US5912059 *Aug 16, 1996Jun 15, 1999Minnesota Mining And Manufacturing CompanyOstomy pouch having non-tacky fastener system
US6004670 *Jan 29, 1997Dec 21, 1999Minnesota Mining And Manufacturing CompanyMultiple releasable contact responsive fasteners
US6045913 *Oct 31, 1996Apr 4, 2000Minnesota Mining And Manufacturing CompanyAt least partly fused particulates and methods of making them by flame fusion
US6254981Sep 29, 1999Jul 3, 2001Minnesota Mining & Manufacturing CompanyFused glassy particulates obtained by flame fusion
US20050031233 *Aug 6, 2004Feb 10, 2005Varanese Donald VincentCohesive reclosure systems and containers using same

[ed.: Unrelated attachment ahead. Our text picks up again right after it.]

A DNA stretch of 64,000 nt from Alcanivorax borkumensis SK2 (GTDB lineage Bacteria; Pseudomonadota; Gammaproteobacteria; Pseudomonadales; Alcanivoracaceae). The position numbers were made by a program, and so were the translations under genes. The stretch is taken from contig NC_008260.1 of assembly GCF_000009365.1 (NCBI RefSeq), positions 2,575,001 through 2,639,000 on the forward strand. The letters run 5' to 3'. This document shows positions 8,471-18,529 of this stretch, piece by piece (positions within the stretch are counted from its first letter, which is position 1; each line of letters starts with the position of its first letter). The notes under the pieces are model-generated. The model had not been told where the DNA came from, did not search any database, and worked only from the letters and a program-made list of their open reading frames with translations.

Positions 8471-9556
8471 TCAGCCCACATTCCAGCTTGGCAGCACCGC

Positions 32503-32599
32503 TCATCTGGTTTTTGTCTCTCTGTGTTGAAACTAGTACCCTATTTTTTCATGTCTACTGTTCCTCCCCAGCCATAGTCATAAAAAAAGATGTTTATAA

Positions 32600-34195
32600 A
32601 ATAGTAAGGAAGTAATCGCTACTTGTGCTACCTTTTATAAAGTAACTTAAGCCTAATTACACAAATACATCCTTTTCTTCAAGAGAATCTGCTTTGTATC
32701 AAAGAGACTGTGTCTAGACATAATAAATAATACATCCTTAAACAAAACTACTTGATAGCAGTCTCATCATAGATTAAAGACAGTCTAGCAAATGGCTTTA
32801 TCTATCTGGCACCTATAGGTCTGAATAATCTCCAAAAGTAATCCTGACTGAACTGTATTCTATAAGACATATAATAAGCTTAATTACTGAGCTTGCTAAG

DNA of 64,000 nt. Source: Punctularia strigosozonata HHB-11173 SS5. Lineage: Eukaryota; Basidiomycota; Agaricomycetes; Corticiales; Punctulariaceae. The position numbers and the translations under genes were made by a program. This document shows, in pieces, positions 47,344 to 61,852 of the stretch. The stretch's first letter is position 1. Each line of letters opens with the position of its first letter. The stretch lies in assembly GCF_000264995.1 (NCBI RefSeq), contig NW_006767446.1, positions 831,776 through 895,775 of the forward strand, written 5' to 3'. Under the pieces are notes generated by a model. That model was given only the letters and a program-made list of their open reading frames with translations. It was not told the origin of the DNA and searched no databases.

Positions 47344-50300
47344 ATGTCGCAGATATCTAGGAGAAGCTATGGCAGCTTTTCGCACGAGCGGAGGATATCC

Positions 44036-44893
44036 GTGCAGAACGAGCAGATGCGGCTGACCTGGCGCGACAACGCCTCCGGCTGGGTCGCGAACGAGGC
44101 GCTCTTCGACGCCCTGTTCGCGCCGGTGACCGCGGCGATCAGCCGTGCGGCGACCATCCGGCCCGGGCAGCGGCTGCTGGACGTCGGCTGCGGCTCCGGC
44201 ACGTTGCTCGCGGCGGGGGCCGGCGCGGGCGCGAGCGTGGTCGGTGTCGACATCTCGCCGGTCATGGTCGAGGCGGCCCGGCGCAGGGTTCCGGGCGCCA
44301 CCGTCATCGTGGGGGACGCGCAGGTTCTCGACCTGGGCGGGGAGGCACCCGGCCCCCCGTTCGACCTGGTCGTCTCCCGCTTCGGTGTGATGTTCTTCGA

US20050277905 *Jun 9, 2005Dec 15, 2005Pedersen William GDiapers, diaper fasteners, and/or diaper landing areas
DE3103866A1 *Feb 5, 1981Jun 16, 1982Grace W R & CoDichtungsmittelzusammensetzungen
DE3103938A1 *Feb 5, 1981May 6, 1982Grace W R & CoDichtungsmittelzusammensetzungen
Classifications
U.S. Classification427/385.5, 524/444, 428/519, 524/523, 428/492, 428/520, 427/393.5, 428/517, 427/391
International ClassificationC08L21/02
Cooperative ClassificationY10T428/31924, Y10T428/31917, Y10T428/31928, C08L21/02, Y10T428/31826
European ClassificationC08L21/02